The town of Windham and a member of its police department will try to settle a sexual-harassment case out of court.

The Maine Human Rights Commission, which ruled Monday that Officer Danielle Cyr was discriminated and retaliated against by co-workers, will oversee the conciliation process.

Rebecca Webber, Cyr’s attorney, said she doesn’t know what compensation Cyr will seek, and that negotiations will be confidential. She said Cyr received worker’s compensation while she was on a two-year administrative leave.

Cyr, who returned to work in Windham last week, repeatedly lodged complaints with superiors in 2009 about the behavior of a fellow officer, identified by Webber as Mark Dougan, who was fired in October 2009.

After the firing, Cyr reported that other members of the department shunned her.

She went on leave in January 2010 and filed a complaint with the Maine Human Rights Commission two months later.

A report by human rights commission investigator Angela Tizon, dated Feb. 9, said Cyr was sexually harassed, but wasn’t retaliated against because her pay wasn’t decreased, she wasn’t denied promotion opportunities and she didn’t receive poor performance reviews after making complaints.

On Monday, however, the commission ruled that the behavior of members of the department did constitute retaliation.

Town Manager Tony Plante said he was disappointed by the commission’s ruling on the retaliation claim but is glad to have Cyr back at work. “I hope we can put this whole episode behind us,” he said.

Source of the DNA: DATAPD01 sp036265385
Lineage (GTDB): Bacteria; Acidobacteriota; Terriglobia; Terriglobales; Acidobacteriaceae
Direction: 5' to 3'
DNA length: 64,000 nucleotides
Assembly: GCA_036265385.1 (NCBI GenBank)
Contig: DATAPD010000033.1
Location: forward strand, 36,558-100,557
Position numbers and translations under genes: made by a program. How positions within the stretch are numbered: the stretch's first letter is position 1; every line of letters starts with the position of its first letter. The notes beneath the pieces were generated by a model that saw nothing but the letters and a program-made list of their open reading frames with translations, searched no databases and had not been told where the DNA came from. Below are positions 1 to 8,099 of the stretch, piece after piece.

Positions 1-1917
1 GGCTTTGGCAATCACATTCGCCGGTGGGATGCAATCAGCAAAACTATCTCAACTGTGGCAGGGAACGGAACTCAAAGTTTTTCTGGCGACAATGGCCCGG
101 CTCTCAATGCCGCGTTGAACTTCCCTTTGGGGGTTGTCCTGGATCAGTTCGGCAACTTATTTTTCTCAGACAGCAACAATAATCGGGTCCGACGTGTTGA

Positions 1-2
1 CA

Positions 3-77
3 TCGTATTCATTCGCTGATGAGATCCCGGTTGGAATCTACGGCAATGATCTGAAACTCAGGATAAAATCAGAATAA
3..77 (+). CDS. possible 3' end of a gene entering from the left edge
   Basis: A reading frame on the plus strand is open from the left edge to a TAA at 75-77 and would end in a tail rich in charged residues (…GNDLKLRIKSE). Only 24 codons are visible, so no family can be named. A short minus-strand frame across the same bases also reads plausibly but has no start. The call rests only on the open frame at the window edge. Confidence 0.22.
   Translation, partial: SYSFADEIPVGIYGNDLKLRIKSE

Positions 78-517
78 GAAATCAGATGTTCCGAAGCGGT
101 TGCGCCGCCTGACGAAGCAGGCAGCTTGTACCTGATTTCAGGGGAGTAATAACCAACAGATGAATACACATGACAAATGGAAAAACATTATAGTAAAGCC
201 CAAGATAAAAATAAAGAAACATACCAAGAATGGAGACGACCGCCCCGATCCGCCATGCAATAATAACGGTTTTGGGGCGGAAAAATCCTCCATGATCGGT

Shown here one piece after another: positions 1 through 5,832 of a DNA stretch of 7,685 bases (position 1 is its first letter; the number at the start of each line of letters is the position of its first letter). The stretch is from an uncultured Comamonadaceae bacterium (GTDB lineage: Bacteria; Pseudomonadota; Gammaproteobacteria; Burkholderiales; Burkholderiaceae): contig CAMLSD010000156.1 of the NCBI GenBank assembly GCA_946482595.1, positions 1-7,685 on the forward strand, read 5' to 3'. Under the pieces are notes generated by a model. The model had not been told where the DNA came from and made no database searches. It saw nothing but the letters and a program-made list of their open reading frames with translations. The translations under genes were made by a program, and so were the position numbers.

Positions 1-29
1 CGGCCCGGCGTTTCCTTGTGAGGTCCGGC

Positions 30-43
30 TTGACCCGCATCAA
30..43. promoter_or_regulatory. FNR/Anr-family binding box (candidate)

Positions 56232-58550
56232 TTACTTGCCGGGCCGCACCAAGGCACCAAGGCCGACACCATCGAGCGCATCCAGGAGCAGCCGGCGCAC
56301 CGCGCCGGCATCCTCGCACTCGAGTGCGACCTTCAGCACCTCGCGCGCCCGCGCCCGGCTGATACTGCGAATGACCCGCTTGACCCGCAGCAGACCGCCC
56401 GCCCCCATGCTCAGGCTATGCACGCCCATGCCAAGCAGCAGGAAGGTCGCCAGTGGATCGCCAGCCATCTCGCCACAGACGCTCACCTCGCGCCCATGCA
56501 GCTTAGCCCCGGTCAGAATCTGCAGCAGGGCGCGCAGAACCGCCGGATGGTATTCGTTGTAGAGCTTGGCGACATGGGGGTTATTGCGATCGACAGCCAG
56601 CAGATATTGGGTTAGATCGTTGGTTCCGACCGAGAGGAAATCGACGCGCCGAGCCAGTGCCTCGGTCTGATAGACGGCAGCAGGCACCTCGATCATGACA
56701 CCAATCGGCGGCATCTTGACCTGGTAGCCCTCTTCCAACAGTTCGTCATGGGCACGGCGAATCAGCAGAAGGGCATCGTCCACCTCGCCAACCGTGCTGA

Plante would not confirm that the officer fired was Dougan, saying it was a personnel matter. The investigator’s report did not name the officer, but referred to him as “P.O. D.” Attempts to reach Dougan were unsuccessful.

According to the investigator’s report, Cyr complained to superiors that the officer frequently touched her, even after she told him to stop; that he urinated while standing next to her; and that he challenged her authority, yelled at her and swore at her while responding to police calls.

In September 2009, Cyr complained that he “did not properly back her up during an incident on the job involving firearms, and … yelled at her instead of clearing her from danger.”

His words, heard over the police radio, also led the dispatch supervisor to lodge a complaint, the report said. Cyr and Dougan were then put on separate shifts and an internal investigation was done, leading to the firing.

After Cyr filed a complaint with the human rights commission, the town hired a retired FBI agent to do an outside investigation, which concluded that the town’s response to Cyr’s complaints was “inadequate” and “too slow,” but that retaliation didn’t occur.

The report also indicated that a “hostile sexual harassment environment existed” in the department, beyond the complaints about Dougan.

Witnesses who were interviewed said that sexual language and behavior, including “bag tagging (slapping another’s scrotum)” and “good gaming (slapping another’s rear end)” were common.

Plante said the department has since instituted stronger polices, procedures and training about sexual harassment.

He said Cyr, who was hired in 2006, returned to work part-time Feb. 27, is completing field training and will likely be working full-time within a couple of weeks.

Webber, Cyr’s attorney, said her client was unavailable for comment Monday, but said her first week back at work was “going all right.” “There are some really good officers on that force,” Webber said.

Staff Writer Leslie Bridgers can be contacted at 791-6364 or at: [email protected]